José was absolutely FANTASTIC! One student shared that she “teared up” hearing Jose’s story about seeing the earth from space. And he inspired hundreds others at the main event.
Texas State University
José Hernandez, who grew up as a migrant farmworker in California, was selected by NASA as a member of their 19th class of astronauts in 2004.
In 2009, José served as the flight engineer on mission STS-128 aboard Space Shuttle Discovery to the International Space Station. In addition to his flight engineer duties, José was one of two principal robotic arm operators and became the first person to tweet in Spanish from space. José is currently an engineering consultant and politician who has plans to run for office in the near future.
After his 2009 space mission, José was assigned to work at NASA Headquarters in Washington D.C. where he served as a Legislative Analyst, developing federal space policy, planning NASA’s annual budget package, and acting as liaison with key Congressional members. He also worked on a strategy to promoted the President’s new vision on space exploration.
Currently, José works as a consultant for Tierra Luna Engineering, which he founded in 2012. He uses his expertise in engineering, business development, and strategic operations to help clients develop integrated approaches to complex problems and achieve optimum growth. He focuses his efforts on companies involved in such areas as aerospace technology and renewable energy.
José is a former candidate for U.S. Congress, with plans to run for office again soon. He is the author of several books, including his autobiography "Reaching for the Stars" and the children’s version "The Boy Who Touched the Stars."
José has been the recipient of numerous awards including two NASA Service Awards (2002, 2003), the Lawrence Livermore National Laboratory “Outstanding Engineer Award” (2001), Upward Bound National TRIO Achiever Award (2001), U.S. Department of Energy “Outstanding Performance Commendation” (2000), Society of Mexican American Engineers and Scientists “Medalla de Oro” recipient for professional and community contributions (1999), and Hispanic Engineer National Achievement Award for “Outstanding Technical Contribution” (1995). José has also been awarded seven honorary doctorate degrees including from his alma mater, University of the Pacific.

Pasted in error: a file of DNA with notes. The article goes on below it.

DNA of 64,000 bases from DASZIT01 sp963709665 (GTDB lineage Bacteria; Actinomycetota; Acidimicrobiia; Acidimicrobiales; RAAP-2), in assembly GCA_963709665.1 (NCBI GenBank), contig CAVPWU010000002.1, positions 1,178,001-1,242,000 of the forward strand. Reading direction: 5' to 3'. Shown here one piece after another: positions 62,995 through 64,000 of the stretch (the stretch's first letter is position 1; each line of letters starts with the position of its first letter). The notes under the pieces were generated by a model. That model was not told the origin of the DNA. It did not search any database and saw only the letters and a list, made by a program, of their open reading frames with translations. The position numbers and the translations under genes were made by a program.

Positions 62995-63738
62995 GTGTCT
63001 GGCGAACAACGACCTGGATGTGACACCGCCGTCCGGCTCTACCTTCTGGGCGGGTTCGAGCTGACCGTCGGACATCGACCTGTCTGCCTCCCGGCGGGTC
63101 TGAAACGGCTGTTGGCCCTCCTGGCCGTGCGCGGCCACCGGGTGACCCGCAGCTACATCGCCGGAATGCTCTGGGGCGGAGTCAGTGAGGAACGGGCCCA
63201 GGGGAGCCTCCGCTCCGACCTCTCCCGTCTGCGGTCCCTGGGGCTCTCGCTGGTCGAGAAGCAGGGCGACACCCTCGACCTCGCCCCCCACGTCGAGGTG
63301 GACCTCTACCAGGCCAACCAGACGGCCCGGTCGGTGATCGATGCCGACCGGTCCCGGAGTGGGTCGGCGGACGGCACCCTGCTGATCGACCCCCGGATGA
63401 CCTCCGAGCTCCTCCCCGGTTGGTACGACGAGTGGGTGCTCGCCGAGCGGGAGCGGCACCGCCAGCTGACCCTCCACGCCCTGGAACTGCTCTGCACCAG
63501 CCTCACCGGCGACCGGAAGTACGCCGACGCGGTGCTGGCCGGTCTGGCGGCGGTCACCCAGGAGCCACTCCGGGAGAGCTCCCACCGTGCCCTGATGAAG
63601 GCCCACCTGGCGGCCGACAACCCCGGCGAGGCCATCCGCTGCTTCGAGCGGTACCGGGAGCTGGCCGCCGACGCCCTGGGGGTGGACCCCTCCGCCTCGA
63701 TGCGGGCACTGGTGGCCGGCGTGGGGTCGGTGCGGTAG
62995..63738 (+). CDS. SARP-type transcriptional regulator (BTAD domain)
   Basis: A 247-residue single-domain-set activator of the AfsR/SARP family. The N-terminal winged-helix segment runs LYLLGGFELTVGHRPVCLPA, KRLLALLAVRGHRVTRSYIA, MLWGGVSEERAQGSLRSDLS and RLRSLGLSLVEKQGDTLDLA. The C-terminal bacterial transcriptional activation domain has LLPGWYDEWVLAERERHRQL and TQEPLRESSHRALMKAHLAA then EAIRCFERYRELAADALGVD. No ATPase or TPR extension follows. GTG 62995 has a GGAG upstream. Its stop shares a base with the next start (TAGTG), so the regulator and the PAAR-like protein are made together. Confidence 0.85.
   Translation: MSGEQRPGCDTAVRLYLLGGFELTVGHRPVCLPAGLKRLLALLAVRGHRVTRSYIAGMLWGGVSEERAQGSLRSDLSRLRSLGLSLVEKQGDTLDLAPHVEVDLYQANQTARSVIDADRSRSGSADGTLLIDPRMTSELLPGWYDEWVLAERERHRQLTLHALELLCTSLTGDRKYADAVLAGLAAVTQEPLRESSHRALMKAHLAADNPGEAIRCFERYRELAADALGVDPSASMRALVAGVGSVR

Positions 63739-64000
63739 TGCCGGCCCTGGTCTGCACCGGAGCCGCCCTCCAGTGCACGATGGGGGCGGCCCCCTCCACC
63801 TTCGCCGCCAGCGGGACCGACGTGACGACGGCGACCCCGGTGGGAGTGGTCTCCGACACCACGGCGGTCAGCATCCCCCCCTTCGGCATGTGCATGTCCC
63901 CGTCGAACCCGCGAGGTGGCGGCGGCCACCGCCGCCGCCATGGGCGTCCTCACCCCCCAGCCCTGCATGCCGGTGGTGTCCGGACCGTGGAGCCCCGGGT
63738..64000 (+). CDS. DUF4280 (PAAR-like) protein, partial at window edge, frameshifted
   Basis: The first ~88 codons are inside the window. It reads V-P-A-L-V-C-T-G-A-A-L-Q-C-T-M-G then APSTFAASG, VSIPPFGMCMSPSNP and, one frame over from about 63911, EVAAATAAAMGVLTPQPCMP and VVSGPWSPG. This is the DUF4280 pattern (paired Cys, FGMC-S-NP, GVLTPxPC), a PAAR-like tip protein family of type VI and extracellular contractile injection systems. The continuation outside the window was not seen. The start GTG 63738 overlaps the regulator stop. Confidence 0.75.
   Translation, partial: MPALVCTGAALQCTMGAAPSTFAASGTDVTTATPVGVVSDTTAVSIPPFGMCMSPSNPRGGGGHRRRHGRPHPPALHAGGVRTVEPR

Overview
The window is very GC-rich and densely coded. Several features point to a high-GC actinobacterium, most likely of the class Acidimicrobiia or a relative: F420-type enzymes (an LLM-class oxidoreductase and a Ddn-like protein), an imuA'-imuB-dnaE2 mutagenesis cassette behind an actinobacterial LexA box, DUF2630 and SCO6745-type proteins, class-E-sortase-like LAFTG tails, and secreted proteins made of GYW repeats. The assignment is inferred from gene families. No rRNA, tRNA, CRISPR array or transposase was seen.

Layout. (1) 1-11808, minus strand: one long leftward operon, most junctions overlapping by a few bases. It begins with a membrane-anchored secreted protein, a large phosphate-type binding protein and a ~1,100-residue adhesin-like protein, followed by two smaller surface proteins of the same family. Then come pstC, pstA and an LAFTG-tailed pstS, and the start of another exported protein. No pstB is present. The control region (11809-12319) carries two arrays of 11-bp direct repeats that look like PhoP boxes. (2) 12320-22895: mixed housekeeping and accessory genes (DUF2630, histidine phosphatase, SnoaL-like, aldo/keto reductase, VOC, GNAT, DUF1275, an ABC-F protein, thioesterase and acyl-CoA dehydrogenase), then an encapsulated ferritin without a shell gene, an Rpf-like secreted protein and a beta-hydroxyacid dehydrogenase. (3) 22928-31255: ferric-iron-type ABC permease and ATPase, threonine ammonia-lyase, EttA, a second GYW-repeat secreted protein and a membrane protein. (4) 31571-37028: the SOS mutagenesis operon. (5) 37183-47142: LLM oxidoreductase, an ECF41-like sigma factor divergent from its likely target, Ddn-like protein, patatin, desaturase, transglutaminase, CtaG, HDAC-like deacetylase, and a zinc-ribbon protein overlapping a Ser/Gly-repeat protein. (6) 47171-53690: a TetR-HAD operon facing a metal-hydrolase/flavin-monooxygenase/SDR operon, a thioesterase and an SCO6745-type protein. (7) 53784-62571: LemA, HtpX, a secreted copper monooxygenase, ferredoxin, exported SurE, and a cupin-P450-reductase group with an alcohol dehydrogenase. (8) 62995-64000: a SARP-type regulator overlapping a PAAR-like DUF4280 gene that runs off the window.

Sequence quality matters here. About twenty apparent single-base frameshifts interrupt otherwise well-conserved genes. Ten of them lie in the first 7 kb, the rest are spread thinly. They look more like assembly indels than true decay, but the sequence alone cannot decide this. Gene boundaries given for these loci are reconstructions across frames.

Prior to becoming an astronaut, José worked at NASA as the Branch Chief of the Materials and Processes Branch at the Johnson Space Center in Houston, Texas. There he oversaw the branch’s activities in the areas of materials and processes, fracture control, nondestructive evaluation, failure analysis, and Nano materials research. His branch was also instrumental in participating in the investigation to help find the root cause of the Space Shuttle Columbia accident and reporting those results to the President’s Columbia Accident Investigation Board.
Before this, José spent over 15 years at Lawrence Livermore National Laboratory where he worked on the development of a space deployed X-Ray laser as part of the Strategic Defense Initiative. He then went on to co-develop the first full-field digital mammography system for the earlier detection of breast cancer thus opening a new area of research called computer-aided diagnosis and was recognized by both the U.S. Department of Energy for this important contribution.
José was also the Deputy Program Manager of the Highly Enriched Uranium Implementation program where his team was in charge of implementing a signed bilateral agreement between the U.S. and Russian Federation for the U.S. purchase of uranium materials from the dismantled Russian nuclear weapons. José was invited to the Department of Energy Headquarters in Washington D.C. to serve as the Laboratory’s Program Manager in the Office of International Material Protection and Cooperation. There, José assisted in planning, directing, and implementing U.S. cooperation with the Russian Federation in the Nuclear Materials, Protection, Control and Accounting Program. José developed and implemented policies, strategies, and plans to enhance U.S. national security and reduce threat of nuclear proliferation and nuclear terrorism.
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